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The Dog Groomer’s Salary: What to Expect in 2020

beautiful medium-size dog on grooming table, being rubbed down by towel

According to the US Bureau of Labor Statistics, dog grooming jobs are going to increase by over 16% over the next 10 years.

WOW!

That means you can expect the grooming job market to grow much faster than almost any other job. Great news! So how much money can you expect to make as a groomer? What can you expect in the grooming industry in 2020? Let’s find out!

Note: Please note that all amounts listed in this article are in US dollars. 

cute up-close shot of puppy

Wages

Dog Grooming Professionals

Wages for dog grooming jobs are slowly increasing over time. According to payscale.com, a dog groomer’s salary in the US is anywhere between $21,000 (on the low end) and $54,000 (on the high end). That puts the average right around $32,000. Groomers also make an annual average commission of almost $6,000.

Keep in mind that these numbers refer to dog groomers that are employed mostly at salons and pet stores. Self-employed dog groomers can earn substantially more for their work.

Dog Grooming Salon Managers

A dog grooming salon manager might be an employee of a larger company, or she could be the owner of the grooming salon. A grooming salon manager can make anywhere from $30,000 to $72,000 per year, with the average being approximately $45,000. The average salon manager also receives an annual bonus of around $2,300, and the same commission amount of almost $6,000.

groomer cutting pomeranian's nails with scissor clipper

Factors that affect salary

The numbers above are averages that represent dog groomers of every kind across the United States. Your salary will depend on many factors, including:

  • Your location. Dog groomers in New York earn a higher average salary than dog groomers in Cheyenne. On the other hand, the cost of living in New York are staggering compared to the cost of living in Wyoming.  Salary isn’t everything; consider your costs, too!
  • Your education. A certification in dog grooming can help you earn higher wages, especially if you freelance. Clients will pay more for the reassurance that you’ve been trained to not hurt their dog.

Your experience. Your years of experience as a dog groomer will have a direct impact on how much you can earn. Groomers at the top of the scales that we discuss above typically have over 10 years of professional dog grooming experience under their belt.

Job Growth

As mentioned before, the number of grooming jobs is expected to increase very quickly over the next few years. That means you can expect:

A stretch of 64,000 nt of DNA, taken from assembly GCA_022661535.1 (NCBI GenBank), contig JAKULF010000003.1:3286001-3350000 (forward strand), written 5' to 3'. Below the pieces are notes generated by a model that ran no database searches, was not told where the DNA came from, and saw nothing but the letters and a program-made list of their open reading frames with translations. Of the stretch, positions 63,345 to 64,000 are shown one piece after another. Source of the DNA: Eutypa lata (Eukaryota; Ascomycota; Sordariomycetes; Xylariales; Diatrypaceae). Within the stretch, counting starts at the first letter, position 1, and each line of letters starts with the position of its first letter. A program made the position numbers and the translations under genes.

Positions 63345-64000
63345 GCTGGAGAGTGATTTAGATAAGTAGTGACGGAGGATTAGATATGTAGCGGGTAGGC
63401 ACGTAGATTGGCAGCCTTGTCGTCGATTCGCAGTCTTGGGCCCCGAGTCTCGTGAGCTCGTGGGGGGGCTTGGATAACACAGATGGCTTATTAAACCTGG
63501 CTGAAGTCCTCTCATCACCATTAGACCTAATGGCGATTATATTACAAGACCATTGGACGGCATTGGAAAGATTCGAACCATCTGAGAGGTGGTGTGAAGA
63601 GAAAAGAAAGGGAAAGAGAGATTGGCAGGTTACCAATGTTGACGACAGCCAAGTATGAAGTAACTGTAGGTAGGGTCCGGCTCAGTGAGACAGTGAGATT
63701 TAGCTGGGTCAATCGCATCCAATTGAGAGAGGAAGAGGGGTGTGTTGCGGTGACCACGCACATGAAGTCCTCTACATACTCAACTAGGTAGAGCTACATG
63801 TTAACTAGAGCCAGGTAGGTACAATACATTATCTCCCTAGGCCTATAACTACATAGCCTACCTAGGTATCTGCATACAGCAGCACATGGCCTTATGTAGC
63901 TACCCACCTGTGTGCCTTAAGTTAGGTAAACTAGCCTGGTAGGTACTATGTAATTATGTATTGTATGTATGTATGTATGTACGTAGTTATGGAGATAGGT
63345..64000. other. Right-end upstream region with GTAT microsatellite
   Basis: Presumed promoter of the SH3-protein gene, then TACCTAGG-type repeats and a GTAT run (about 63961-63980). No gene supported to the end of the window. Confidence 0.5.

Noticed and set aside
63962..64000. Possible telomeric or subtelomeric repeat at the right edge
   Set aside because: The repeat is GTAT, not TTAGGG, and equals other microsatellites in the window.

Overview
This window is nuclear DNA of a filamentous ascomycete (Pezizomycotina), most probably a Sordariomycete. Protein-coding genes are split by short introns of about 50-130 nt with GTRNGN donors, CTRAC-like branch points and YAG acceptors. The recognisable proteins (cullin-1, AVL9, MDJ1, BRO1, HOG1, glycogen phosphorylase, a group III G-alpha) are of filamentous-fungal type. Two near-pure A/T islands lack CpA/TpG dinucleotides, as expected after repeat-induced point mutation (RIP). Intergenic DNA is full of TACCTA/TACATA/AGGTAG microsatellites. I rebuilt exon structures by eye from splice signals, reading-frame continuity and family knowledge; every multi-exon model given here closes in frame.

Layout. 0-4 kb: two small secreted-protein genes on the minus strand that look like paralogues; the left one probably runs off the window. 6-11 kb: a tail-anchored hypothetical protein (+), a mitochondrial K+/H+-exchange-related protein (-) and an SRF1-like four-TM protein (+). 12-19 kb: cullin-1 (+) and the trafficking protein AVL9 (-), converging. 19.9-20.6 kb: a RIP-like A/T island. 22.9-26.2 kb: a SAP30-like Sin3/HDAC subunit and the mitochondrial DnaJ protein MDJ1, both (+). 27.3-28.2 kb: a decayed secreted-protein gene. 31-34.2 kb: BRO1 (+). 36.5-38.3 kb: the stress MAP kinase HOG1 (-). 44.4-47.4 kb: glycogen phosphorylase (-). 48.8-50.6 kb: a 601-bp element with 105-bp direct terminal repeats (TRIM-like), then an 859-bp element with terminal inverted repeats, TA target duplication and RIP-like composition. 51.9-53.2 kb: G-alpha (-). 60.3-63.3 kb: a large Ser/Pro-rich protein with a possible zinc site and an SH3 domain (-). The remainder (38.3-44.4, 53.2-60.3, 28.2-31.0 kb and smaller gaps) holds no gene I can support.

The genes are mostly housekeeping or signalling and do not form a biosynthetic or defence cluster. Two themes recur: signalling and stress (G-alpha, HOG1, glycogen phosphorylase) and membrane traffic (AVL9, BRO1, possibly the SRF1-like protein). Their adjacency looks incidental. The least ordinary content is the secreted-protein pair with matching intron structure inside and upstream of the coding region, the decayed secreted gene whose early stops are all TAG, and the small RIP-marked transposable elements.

Entry Level Opportunities

When an industry expects an increase in job numbers, most of these jobs are entry-level. Therefore, anyone who is looking to become a dog groomer will have no shortage of available grooming salon jobs they can apply to. With a solid education and good interviewing skills, you should be able to land your first professional dog grooming job and start gaining experience!

shiba inu getting brushed by groomer

Freelancing Opportunities

High demand for dog grooming services means that you can likely make a very good salary offering part-time grooming services out of your own home. Not everyone is comfortable bringing their dog to a grooming salon, and many owners will pay handsomely for the premium and individualized service you can offer as a freelancer. It’s a great opportunity to earn extra income until you’re ready to make grooming your full-time job!

Expansion Opportunities

A period of industry growth like this one is the perfect time to think about expanding your existing grooming business. Depending on your experience, this might mean:

  • Expanding your salon
  • Hiring more employees
  • Launching a mobile grooming service
  • Offering specialized services
  • And more!

Changes in Customer Behavior

The millennial generation has a bad reputation, but it hardly coincides with reality. Despite popular beliefs, millennials are not selfish and entitled. This is a generation who grew up working in the service industries, and who by-and-large respect the hard work that you do as a dog groomer.

Also, with many of these millennials opting for a child-free lifestyle, they’re adopting pets like crazy. They absolutely adore their fur-babies! These customers are willing to spend their hard-earned cash on pampering their pooches.

This means that by offering a unique grooming experience that targets younger clients, you can charge way higher than the average dog grooming prices for your services.  You can be really creative with your approach! Some ideas to get your hamster-wheel turning:

  • Luxury dog grooming. This might include everything from ergonomic dog beds in the kennels, to having a doggy massage therapist on staff.
  • Green dog grooming. Global warming affects everyone, and businesses who are environmentally conscious tend to stand out in a good way. This can mean anything from powering your salon with solar panels, to using biodegradable, cruelty-free products.
  • While-you-wait dog grooming. Not every owner is comfortable leaving their dog in a salon and coming back to pick him up later. Consider having a separate “waiting area” for your clients while their dogs are groomed. Bonus points if this space doubles as a doggy play-date!
  • Partnered services. More and more doggy daycares offer grooming services. Why not flip the tables and offer dog walking services as part of the grooming experience!
  • Personalized services. Send your pupper clients a card during the holidays, and a little gift for their birthday. It’s a cheap way to stay on your clients’ minds, and hard-core dog parents will swoon!